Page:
Facebook's shiny new, radical, "ground-breaking" Messages functionality is seriously, badly broken. Say it ain't so, Richi! Sadly, it is, as you'll discover in today's episode of The Long View...
Last month, I talked about Facebook's radical software development methods, highlighting the good and bad points from an enterprise development perspective. Earlier, I also covered Facebook's new messaging functionality (a/k/a Project Titan), and how implementing similar functionality for business email would be disastrous.
This time, I want to highlight how Facebook's development methodology has gone badly awry. It's a sorry tale of overconfidence, not-invented-here syndrome, and lousy customer relations.
I was one of the "lucky" ones to be invited to try out the Messages functionality soon after it launched. I guess someone reasoned that my 25 year experience in the email field made me a good beta testing candidate. Sadly, the new Facebook feature failed for me right from the start.
As soon as I'd agreed to switch to the new feature, I was presented with a generic error message:
It's been like this for many weeks. Every few days, I diligently "try again later", but no luck getting a different response. Incoming messages get silently ignored.
I must admit to a wry smile crossing my lips. When I watched the live video announcement of Facebook's new Messaging feature, I couldn't help but see a team of young software engineers who had little idea how to create a reliable, large-scale email system -- let alone one that included all the ground-breaking unifying functionality they were talking about.
Sadly, this sort of ignorant attitude is all too prevalent. Who cares about all the lessons learned by previous generations of engineers? We're so much smarter than them. And we have the power of NoSQL! We can knock this thing up in no time.
Oh dear, I must stop this train of thought, before I become Glyn Meek...
It's not just me
A browse through Facebook's Known Issues page makes it clear that many people are experiencing similar problems, even though the new Messages has only been rolled out to a minority of users.
It's also clear that Facebook isn't being transparent about the problems -- despite them having been reported for several weeks, I can find no official acknowledgment that the problem exists. There's plenty of user discussion of the failure, but nothing actually from Facebook despite this being the page that users are directed to, to discover known issues (the clue is in the name).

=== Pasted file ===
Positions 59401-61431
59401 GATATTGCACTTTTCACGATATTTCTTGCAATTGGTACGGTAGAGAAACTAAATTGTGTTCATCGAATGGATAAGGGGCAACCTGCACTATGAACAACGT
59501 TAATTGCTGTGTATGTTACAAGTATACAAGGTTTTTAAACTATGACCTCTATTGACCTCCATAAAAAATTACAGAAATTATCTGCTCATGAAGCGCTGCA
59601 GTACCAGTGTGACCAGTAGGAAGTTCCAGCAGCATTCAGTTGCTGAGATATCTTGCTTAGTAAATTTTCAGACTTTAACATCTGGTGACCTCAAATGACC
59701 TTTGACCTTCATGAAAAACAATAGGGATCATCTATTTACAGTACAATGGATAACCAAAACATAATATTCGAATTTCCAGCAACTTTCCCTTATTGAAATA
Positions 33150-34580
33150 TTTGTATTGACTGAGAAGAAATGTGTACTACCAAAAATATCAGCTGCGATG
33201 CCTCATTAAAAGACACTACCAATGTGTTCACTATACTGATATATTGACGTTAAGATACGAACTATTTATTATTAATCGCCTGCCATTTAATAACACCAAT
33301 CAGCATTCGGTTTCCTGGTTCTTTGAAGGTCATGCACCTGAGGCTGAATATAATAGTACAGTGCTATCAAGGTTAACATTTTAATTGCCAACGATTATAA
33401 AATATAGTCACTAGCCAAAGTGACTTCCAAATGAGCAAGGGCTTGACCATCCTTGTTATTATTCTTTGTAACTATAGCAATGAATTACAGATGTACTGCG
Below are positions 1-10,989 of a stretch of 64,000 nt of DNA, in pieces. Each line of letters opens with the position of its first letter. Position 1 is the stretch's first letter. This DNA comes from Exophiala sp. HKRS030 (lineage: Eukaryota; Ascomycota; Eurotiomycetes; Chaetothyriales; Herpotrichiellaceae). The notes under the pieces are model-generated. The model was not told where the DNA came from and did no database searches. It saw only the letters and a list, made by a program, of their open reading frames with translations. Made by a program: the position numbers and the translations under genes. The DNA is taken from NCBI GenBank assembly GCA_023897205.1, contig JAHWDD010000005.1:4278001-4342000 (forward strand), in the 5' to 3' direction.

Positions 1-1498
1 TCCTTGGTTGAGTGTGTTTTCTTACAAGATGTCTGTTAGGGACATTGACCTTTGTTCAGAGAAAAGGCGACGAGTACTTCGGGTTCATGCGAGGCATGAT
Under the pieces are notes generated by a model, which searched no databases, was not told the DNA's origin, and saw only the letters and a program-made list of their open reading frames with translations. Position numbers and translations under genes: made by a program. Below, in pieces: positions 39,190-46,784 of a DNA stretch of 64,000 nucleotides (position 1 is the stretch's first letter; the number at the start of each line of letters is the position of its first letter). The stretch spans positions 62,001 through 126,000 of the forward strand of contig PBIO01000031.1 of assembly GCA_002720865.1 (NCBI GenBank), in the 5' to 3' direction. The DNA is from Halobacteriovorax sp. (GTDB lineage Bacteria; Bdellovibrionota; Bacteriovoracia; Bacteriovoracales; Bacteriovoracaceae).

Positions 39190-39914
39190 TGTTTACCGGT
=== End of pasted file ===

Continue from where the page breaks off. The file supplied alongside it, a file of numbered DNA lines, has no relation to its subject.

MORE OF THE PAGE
You are in a maze of twisty passages, all alike
So it's off I go, to the Facebook Help Center. Here, there are a few other known problems discussed with Messages, but none that match my symptoms. The page suggests I try the Community Help page, but all the discussions there seem to point back to the generic page I just came from.
So I choose the closest problem description and submit my error report. As you might expect by now, although I receive a generic auto-reply, I hear absolutely nothing back about the problem.
A couple of weeks later, I went through the same exercise, with the same fruitless result. This is ridiculous on so many levels, quite apart from the embarrassing failure of its new feature, Facebook needs to be more transparent about known problems.
The obvious result of it hiding widespread problems like this is that their support mailbox gets swamped by people asking the same questions, over and over again. Questions that they'd needn't have asked if they'd been told "It's a known issue; sorry, we're working on it."
PR is as PR does
But, hey, I can play the Media card, right? I reach out to Facebook PR for comment. Back comes this utterly generic response from a generic Facebook spokesperson:
We're aware of the issue that affects a small number of people and our engineering team are working quickly to get it resolved.
Surprisingly, my followup questions go unanswered, so I can't tell you why Facebook's taking so long to fix it and why there's been no acknowledgment of the problem. That was Monday, but I'll let you know if I hear anything more from them.
In conclusion: watch out!
Yes, the Facebook service is worth every penny I paid for it. But the worrying thing is this episode seems to point to a serious decline in the stability of the Facebook software platform. And it's a platform that's woven itself into the fabric of our online lives.
I can't help worrying that Facebook's oh-so-clever way of engineering software is causing some increasingly frequent and increasingly serious problems.
Agree or disagree? Leave a comment below...
This story, "How NOT to Cut Code Like Facebook" was originally published by Computerworld.